Discovery Adds to Deep Panuke Potential
A decision is promised by spring on moving forward with a
project to increase natural gas production offshore of Nova Scotia
by at least 80%.
At the same time, Canada's fledgling East Coast gas industry is
showing signs of adding a dimension - production on land along the
year-old Maritimes & Northeast Pipeline's export route to New
England. The new offshore development prospect took a stride
forward when PanCanadian Petroleum Ltd. announced a fourth straight
stellar drilling success into a discovery it calls Deep Panuke. The
well, drilled to a depth of 15,105 feet beneath PanCanadian's
exhausted Panuke gas-liquids field, flowed 63 MMcf/d in production
tests. Three previous wells into the formation yielded flows of 50
MMcf/d in tests limited by capacity of the equipment.
PanCanadian president David Tuer described the latest drilling
results as "very promising." The Calgary-based producer said it now
has all the information it needs to decide whether the discovery
justifies a "stand-alone development." The decision will be made by
the end of first quarter 2001, PanCanadian said.
The latest well is about two miles from the mothballed Panuke
liquids production platform, in shallow water 150 miles southeast
of Halifax. PanCanadian is keeping mum on the plan it is now
considering, but has previously divulged ambitious thinking about a
gas discovery that it rates as the best in a decade for the region
and one of the biggest in its long history as the energy arm of
Canadian Pacific railroad, hotel and steamship empire.
In presentations to prospective investors, PanCanadian has
outlined possibilities for a 400 MMcf/d production development
costing C$645 million (US$445 million). The company has estimated
Panuke could be connected to the ExxonMobil-led Sable Offshore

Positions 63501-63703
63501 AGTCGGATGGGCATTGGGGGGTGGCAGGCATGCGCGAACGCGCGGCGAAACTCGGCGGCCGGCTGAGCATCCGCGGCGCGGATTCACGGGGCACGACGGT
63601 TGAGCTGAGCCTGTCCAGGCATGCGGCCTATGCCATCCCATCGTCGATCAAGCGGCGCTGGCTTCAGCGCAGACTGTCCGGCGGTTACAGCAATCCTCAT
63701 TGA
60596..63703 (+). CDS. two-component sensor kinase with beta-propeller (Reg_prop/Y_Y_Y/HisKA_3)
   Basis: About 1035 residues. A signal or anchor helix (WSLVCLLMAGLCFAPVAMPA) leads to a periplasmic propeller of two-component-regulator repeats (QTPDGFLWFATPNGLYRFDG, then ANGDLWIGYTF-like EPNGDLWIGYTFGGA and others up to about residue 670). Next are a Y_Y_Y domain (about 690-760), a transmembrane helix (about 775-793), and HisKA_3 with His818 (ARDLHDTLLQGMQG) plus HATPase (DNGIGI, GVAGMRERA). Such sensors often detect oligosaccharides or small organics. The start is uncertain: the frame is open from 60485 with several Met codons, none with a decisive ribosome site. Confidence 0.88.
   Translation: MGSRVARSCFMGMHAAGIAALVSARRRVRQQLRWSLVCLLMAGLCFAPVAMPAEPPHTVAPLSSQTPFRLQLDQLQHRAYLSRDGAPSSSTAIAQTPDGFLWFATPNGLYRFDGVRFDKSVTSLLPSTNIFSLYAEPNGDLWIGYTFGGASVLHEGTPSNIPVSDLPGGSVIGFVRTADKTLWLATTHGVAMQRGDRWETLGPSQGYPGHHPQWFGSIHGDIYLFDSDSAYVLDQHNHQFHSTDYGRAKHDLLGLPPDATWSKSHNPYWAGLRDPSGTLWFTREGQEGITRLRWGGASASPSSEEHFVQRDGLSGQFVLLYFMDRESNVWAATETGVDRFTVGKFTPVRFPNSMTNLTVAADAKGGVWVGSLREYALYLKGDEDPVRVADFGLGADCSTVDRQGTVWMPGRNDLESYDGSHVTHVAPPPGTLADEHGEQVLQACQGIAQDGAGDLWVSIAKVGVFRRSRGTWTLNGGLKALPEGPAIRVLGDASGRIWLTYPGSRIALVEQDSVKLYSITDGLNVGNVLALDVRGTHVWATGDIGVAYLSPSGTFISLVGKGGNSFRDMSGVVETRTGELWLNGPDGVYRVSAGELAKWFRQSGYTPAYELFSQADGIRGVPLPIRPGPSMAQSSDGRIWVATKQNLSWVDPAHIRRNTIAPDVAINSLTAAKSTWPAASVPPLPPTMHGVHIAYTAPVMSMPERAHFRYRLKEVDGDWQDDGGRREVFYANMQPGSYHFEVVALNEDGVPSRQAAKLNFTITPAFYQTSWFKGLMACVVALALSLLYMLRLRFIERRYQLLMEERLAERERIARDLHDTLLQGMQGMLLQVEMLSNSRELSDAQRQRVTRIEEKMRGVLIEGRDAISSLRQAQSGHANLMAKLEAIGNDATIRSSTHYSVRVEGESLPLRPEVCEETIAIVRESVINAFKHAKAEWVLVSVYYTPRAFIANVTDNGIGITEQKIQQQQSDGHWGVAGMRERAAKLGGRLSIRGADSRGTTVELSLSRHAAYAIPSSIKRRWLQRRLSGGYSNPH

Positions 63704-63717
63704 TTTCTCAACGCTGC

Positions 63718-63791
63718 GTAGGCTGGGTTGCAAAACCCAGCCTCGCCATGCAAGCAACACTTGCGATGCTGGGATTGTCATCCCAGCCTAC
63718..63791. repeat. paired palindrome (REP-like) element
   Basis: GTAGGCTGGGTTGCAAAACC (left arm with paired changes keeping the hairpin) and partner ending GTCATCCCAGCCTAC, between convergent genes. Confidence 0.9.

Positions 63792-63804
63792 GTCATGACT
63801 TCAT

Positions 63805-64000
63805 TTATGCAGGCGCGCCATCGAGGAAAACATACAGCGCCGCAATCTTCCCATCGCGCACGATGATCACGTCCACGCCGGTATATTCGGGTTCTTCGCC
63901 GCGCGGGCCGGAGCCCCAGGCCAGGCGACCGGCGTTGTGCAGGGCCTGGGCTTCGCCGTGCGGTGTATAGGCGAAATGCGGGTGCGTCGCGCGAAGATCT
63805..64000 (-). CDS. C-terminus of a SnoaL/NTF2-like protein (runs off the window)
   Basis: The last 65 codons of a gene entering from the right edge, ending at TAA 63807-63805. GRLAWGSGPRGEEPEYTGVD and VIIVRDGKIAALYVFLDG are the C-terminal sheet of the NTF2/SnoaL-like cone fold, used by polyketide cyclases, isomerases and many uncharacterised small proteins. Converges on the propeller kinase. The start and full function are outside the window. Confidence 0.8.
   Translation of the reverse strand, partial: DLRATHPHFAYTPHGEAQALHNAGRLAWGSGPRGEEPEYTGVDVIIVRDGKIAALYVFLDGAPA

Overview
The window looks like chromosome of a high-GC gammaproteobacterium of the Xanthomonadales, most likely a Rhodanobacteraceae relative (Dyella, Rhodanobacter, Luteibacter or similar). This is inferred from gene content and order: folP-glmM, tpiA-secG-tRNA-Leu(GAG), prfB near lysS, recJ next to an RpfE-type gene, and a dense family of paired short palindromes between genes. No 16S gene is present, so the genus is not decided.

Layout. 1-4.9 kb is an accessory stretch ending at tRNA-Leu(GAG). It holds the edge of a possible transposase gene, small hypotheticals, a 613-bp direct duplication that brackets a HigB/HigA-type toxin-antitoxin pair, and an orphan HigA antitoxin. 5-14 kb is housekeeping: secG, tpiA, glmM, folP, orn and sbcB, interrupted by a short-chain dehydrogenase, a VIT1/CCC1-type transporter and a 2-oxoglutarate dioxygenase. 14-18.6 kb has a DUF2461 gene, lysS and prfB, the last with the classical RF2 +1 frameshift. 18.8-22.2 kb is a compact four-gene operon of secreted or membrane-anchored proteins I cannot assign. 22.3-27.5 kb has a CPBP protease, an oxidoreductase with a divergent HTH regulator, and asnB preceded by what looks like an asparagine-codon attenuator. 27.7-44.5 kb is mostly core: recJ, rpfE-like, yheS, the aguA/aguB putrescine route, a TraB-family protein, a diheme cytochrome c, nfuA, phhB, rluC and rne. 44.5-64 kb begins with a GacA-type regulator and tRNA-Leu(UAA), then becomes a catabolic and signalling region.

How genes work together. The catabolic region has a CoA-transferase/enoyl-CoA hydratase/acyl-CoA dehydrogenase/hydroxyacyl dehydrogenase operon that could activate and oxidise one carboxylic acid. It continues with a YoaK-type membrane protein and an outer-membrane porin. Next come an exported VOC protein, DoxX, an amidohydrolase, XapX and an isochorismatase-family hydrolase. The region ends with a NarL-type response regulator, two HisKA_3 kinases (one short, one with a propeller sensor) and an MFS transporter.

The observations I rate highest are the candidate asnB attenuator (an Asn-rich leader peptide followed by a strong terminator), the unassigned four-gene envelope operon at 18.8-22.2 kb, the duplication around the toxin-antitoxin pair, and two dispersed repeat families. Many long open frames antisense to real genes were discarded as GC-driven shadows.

Energy Project 25 miles away for about C$30 million (US$21
million), potentially triggering expansion by 500 MMcf/d M&NE.
But Tuer has also said the possibility of a new, separate pipeline
is also under review as a "strategic issue." PanCanadian is the
exclusive owner of the Panuke field, and one of the biggest holders
of drilling rights offshore of Nova Scotia with interests averaging
a 55% majority share in 4.5 million acres (7,030 square miles) of
On land along M&NE, meanwhile, a far smaller firm than
Canada's counterpart to the Texas-based Burlington and Union
Pacific empires has chalked up a discovery that would be considered
respectable in the western provinces. Corridor Resources Inc., a
Halifax-based independent founded by Nova Scotia-born veterans of
the western industry, said it is hot on the trail of a target with
reserves possibly exceeding 300 Bcf.
Corridor and drilling partner Potash Corp. of Saskatchewan
reported test flows of about 2.4 MMcf/d from a well near Sussex,
New Brunswick, into a formation about 8,000 feet deep. Titled
McCully, the 5.5-square-mile target zone is just 35 miles from
Corridor President Norm Miller said the discovery "signals an
exciting new exploration play" and stands out as "much larger than
anything we expected onshore in the Maritimes." The region has a
long history of tantalizing gas discoveries, with wells tapping
only pocket-sized reservoirs that deplete almost as fast as they
can be production-tested. Corridor reported the new find did not
follow the old pattern. Pressure stayed exceptionally high at more
than 4,100 pounds per square inch during the production tests, and
no invasion of water arrived to end the gas flows.
While Corridor and Potash Corp. formulate plans for follow-up
drilling to start early in the new year to establish its McCully's
true size, activity is also advancing at other New Brunswick sites.
Along with Corridor and Potash, participants in the regional
drilling play include Columbia Natural Resources Canada Ltd. and
Marico Oil & Gas Corp. Disclosures have been kept to a minimum
in order to avoid tipping off rivals at provincial government
auctions of drilling prospects, but industry participants say there
is potential for some production to start in 2001.
Gordon Jaremko, Calgary